Is Daric Barton a fit for the Mets?

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The Athletics designated first baseman Daric Barton for assignment earlier today as the 27-year-old was carrying a sluggish .143 average through 23 plate appearances. On the other side of the country, the Mets have just about hit their tipping point with Ike Davis as D.J. Short pointed out earlier. Davis is hitting .156 with 46 strikeouts in 151 trips to the dish after today’s 0-for-4 performance against the Cubs. The Mets are considering demoting Davis, which would open up a spot at first base.

If the Mets do go through with a demotion, they will indeed take a look at Barton according to MetsBlog. While Barton isn’t much of a hitter himself, he does draw a lot of walks (he led the American League with 110 walks in 2010) and play above-average defense at first base, two important assets that Davis does not provide.

Freddie Freeman could be activated weeks ahead of schedule

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Freddie Freeman tells the Atlanta Journal-Constitution that he’s hoping to be activated from the disabled list on July 9 for the beginning of a series versus the Nationals. That would be ahead of the schedule originally announced when he went down with a wrist injury on May 18. At the time he was expected to miss ten weeks, which would’ve put his return date around July 27 or later.

Freeman will take live batting practice Wednesday and if that goes well will begin a rehab assignment with Triple-A Gwinnett on Saturday. If all goes well, he’ll play on July 9. And as we noted before: he’ll likely be playing third base.

When he went down Freeman was putting up MVP-esque numbers, hitting .341/.461/.748 with an MLB-high 14 home runs and 25 RBI in 165 plate appearances while playing solid defense. Now, based on the time off and on the new position, he’ll be starting his season anew in more ways than one.

Ron Darling rips Mets trainers after yet another player goes down with an injury

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Last night starter Robert Gsellman became the latest Mets player to go down with an injury when he strained his hamstring while running out a ground ball. He’s certain to go on the disabled list, making him the sixth Mets starter to go down this year. He’ll join Noah Syndergaard, Zack Wheeler, Juan Lagares, Neil Walker, Matt Harvey, David Wright, Jeurys Familia and many, many other Mets on the DL.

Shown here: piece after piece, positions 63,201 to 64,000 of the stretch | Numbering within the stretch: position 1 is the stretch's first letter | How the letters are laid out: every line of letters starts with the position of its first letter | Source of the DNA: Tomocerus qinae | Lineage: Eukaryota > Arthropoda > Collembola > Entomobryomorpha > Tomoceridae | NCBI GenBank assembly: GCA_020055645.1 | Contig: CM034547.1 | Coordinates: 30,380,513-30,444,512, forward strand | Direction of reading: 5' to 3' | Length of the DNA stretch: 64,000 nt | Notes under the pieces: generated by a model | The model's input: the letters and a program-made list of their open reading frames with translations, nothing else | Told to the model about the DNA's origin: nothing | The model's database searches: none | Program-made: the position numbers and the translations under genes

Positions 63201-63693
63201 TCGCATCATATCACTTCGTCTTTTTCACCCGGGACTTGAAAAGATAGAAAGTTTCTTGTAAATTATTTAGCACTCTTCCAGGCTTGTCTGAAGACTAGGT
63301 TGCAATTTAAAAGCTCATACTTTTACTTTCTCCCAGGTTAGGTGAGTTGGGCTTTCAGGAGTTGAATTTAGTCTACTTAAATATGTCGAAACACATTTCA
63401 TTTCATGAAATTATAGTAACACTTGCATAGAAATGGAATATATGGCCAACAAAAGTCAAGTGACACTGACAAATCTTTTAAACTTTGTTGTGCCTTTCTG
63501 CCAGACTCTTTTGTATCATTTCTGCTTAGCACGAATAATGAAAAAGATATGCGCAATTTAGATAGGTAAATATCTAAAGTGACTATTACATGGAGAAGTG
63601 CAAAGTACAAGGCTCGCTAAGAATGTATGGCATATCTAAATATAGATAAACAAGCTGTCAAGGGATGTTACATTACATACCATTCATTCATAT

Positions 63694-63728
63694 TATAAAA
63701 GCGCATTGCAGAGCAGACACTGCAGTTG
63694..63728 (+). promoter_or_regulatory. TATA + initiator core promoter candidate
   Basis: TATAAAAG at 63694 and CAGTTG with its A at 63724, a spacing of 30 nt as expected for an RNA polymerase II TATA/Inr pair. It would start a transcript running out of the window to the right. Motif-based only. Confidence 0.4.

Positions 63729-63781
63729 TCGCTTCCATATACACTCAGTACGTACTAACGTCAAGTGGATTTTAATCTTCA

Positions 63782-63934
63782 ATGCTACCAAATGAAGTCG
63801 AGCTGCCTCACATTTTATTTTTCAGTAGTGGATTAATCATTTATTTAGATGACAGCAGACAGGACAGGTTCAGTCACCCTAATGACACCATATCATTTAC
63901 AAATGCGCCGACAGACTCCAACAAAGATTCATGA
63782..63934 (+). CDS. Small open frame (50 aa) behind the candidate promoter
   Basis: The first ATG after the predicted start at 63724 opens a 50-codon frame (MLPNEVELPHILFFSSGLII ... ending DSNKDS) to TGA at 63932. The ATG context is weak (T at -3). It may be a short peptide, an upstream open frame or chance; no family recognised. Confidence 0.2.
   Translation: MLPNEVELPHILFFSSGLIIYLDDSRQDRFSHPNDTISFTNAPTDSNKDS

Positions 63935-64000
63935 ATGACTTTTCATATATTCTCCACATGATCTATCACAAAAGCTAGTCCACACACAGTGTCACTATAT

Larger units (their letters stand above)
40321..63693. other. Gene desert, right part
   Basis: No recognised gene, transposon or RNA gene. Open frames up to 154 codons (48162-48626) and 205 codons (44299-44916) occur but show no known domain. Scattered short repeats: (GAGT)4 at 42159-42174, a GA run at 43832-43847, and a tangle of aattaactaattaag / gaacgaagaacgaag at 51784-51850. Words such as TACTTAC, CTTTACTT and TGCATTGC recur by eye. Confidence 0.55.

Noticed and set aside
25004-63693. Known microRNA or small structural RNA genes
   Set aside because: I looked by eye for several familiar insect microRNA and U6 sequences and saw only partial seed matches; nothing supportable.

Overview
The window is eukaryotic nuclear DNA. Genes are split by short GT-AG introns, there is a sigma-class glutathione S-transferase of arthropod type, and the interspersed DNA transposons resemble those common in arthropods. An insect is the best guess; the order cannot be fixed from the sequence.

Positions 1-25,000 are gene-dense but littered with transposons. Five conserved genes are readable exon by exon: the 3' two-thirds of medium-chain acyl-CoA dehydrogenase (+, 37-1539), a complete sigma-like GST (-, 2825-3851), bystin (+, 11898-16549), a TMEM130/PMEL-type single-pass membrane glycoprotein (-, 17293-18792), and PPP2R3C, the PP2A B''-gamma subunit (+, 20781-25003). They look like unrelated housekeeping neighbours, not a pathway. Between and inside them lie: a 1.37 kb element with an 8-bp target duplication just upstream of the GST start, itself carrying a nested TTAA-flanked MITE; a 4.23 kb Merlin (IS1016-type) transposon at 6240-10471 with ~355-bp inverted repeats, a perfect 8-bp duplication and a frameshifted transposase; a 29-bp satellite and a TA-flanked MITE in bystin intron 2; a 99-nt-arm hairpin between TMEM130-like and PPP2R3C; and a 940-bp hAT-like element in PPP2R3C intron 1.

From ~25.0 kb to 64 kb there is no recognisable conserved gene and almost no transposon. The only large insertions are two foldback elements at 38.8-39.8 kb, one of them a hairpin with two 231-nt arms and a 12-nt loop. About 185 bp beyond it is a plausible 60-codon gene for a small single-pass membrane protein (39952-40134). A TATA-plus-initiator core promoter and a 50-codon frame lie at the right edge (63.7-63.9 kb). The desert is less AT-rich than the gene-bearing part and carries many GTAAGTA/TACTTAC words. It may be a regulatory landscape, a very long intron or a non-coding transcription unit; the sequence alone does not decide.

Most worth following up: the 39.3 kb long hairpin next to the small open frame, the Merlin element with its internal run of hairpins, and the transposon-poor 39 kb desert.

Mets broadcaster Ron Darling is fed up with it. Last night, after Gsellman went down, he went off on the Mets trainers, who he believes to be enabling all of this:

“[These] trainers, get them in a room with some of the old trainers and people that took care of baseball players and how to keep them healthy. And get them in a room and try to tap into their knowledge on how you train baseball players — not weightlifters, not six-pack wearers — baseball players. They’re doing a disservice to their million-dollar athletes that they’re paying. It’s a joke to watch this happen each and every night.”

Here’s video of his rant:

Darling is certainly tapping into a frustration a lot of Mets fans feel. For years the Mets injury issues have vexed the fanbase, less so for the sheer number of them — other teams have had more DL trips for their players — than for the manner in which they were handled and/or discussed by the team. They’ve often been loathe to use the disabled list even when it makes sense to and have, at times, run guys out to play despite there being serious red flags which would counsel most teams from doing so.

But is he right about why the players are getting injured? It’s a commonly held bit of conventional wisdom that players using weight training and being muscular makes them more brittle, but I’m unaware of any science that backs that up (if you have some, please pass it along, I’d genuinely be interested in reading it). Maybe it’s true, maybe it isn’t, but Darling seems so certain about it.

He could be right. But I also suspect that Darling may be falling prey to some back-in-my-dayism that retired players often exhibit. Are players getting injured more or are they merely being diagnosed better? Are they getting more seriously injured, or are they just taken out of action more quickly rather than be left to play through injuries like so many old timers have claimed they had to back in the 50s, 60s and 70s? Fireballers used to try to hang on as junkballers after suffering elbow injuries that today would send a guy to surgery. There was a much greater tolerance for lumbering slow dudes who might take it easy with a bad hammy as opposed to getting shut down now.

None of which is to say that Darling is wrong, necessarily. Like I said, maybe there is something to the idea that weight training and musculature makes a player more brittle. But I am always loathe to nod along with an old player who says the science and medicine surrounding sports has regressed compared to where it was back in his day. It may be true, but it’s counterintuitive given how science and medicine usually work. And when you offer a counterintuitive take like that, I think you need more evidence than your frustration at an injury occurring in front of you in real time.